To examine a part of the book I feel was ignored in discussion on Monday, I wanted to explore my interest in the Handdara and their philosophy. The whole concept of Foretelling is fascinating, especially as it is practiced in a religious society that considers it to be a completely fruitless exercise. There is a point early on in the book when Genly is talking with Faxe about the process of Foretelling and how useful it is, but Faxe is trying to get Genly to understand him. Faxe says "â€¦we in the Handdara don't want answers. It's hard to avoid them, but we try to." (70) When I first considered this statement I thought that the goal of many religions is to find answers, and in this the Handdara are set apart. However, upon closer examination of prominent organized religions, definite answers are never the goal. If it could be answered whether or not Jesus Christ actually lived and the stories of the New Testament were true, would any Christian honestly want to know? The point is faith, the belief that something is so, even if proof is out of the question. Faxe expresses some degree of exasperation with Genly's questions about Foretelling and finally asks Genly "you don't see yetâ€¦why we perfected and practice Foretelling?" and Faxe goes on to answer his own question, "to exhibit the perfect uselessness of knowing the answer to the wrong question." (70) Taking the earlier example of the existence or non-existence in actual history of Jesus, one sees that the answer to that question is immaterial, as there are so many other questions which would be more useful if answered. For example, would Christ's alleged teachings, if truly followed by all mankind, be the answer to world peace and global unconditional human love and kindness?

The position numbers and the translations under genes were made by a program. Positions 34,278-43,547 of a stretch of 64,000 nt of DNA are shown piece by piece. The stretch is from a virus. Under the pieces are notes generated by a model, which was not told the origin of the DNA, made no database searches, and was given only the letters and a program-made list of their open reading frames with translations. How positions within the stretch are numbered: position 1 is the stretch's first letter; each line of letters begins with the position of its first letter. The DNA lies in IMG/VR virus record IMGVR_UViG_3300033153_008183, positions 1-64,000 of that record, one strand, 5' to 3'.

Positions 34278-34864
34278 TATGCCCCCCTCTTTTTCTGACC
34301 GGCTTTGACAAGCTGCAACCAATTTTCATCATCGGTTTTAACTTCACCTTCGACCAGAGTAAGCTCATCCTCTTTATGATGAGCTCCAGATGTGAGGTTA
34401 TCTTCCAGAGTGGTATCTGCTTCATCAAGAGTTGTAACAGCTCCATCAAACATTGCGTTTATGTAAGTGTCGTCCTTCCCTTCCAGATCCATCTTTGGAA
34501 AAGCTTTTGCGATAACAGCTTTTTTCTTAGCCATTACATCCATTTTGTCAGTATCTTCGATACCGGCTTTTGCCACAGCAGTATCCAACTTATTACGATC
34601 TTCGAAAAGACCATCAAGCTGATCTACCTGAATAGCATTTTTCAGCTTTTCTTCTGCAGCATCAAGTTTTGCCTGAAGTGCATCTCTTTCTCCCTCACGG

The Handdara respect ignorance because it is the only thing that we can count on as constant, apart from death, which few people hurry towards. At the end of the chapter, Faxe lays the philosophy of the Handdara out in plain language for Genly.
"The unknownâ€¦the unforetold, the unproven, that is what life is based on. Ignorance is the ground of thought. Unproof is the ground of action. If it were proven that there is no God there would be no religionâ€¦but also if it were proven that there is a God, there would be no religion." (71)
Much later in the book, during one of Estraven's journal entries, he suggests "to be an atheist is to maintain God. His existence or his nonexistence, it amounts to much the same, on the plane of proof" (153). Here, Le Guin inserts her own beliefs, as she stated in the foreword that she is herself an atheist. It seems unusual for an author to openly question, or rather examine in a virtually unbiased fashion, her own beliefs through the characters she has created. She brings up such unusual and controversial issues, and manages to look at this society, without stable gender, through its own eyes. Questioning the human desire to know, especially creating a religious group that gives importance and prominence to ignorance, is an incredible exercise in stepping outside one's own beliefs and taking a very critical look at society.